I’m just back from a flying visit to New York. It was my first time there, so in the name of research I went to Wall Street to see what it was like. I’d already mooched around Midtown & Uptown & had become used to the grid system, the sky scrapers; the picture-postcard view of New York, so it was a bit of a shock, and a bit of a disappointment, that Wall Street is more like London than NYC. Narrow streets, UK-sized office buildings and no grid pattern, just strange shaped corners and haphazard streets.
I know that the reason for this is that Manhattan was built on at the southern tip first, and that early adopters tend to throw up their buildings before the Town Planners have arrived, but it does seem like a wonderful metaphor for the finance system, which (to my un-academic eye) is based on the fact that if you conglomerate thousands of irrational decisions the overall result is somehow rational, and so needs little regulation.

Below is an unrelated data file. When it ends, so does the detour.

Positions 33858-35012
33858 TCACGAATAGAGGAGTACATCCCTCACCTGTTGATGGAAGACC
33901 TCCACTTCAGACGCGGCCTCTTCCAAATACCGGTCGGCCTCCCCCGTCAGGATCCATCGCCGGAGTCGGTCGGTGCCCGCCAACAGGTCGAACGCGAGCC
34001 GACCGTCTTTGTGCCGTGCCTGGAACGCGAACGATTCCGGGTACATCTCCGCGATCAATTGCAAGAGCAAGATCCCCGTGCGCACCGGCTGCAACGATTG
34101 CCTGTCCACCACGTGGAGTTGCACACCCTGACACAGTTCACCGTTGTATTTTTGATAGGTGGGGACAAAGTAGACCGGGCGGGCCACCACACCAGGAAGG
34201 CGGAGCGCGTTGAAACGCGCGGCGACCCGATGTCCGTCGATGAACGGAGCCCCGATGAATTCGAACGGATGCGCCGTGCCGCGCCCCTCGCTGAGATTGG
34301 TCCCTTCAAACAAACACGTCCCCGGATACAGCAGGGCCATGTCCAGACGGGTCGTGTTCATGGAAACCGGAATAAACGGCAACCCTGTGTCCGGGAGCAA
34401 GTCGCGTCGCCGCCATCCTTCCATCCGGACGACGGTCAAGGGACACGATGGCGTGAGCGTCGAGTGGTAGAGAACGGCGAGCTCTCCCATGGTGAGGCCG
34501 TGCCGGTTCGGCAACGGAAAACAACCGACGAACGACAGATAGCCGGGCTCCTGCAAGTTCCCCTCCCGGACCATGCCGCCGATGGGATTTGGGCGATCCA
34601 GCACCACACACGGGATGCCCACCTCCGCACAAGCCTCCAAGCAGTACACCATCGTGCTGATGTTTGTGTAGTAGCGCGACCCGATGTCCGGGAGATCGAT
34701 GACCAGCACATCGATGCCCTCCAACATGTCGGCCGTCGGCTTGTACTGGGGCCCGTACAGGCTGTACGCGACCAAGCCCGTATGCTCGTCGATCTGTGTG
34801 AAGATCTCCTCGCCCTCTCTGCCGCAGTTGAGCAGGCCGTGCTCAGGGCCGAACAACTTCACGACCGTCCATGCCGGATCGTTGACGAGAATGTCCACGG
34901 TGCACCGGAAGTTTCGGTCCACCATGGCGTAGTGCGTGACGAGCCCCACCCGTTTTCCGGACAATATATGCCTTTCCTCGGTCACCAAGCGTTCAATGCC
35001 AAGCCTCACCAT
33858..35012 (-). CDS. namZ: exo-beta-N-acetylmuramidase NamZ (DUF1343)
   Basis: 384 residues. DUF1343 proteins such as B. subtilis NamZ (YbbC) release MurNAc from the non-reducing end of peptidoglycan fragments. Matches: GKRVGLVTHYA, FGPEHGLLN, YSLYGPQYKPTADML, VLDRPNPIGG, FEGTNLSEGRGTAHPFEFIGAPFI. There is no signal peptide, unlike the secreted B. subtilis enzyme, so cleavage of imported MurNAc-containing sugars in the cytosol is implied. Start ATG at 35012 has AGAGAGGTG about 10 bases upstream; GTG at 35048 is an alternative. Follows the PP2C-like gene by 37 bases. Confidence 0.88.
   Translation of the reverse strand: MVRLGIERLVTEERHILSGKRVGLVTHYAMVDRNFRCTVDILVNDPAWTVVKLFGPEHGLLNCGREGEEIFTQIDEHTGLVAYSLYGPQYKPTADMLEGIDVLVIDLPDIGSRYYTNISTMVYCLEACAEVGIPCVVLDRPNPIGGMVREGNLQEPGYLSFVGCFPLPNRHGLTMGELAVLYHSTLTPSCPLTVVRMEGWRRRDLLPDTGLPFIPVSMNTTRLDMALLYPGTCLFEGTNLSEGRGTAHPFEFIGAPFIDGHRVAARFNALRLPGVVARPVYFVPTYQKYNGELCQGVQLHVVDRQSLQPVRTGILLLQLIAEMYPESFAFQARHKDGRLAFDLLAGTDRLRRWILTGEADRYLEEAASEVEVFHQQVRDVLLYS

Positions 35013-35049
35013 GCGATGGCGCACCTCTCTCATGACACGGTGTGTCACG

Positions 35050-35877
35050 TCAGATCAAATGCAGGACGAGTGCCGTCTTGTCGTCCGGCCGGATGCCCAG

Regulation of the town planning in the rest of NYC has made it simple to understand and get around, whilst still allowing for interest and individuality. Discuss?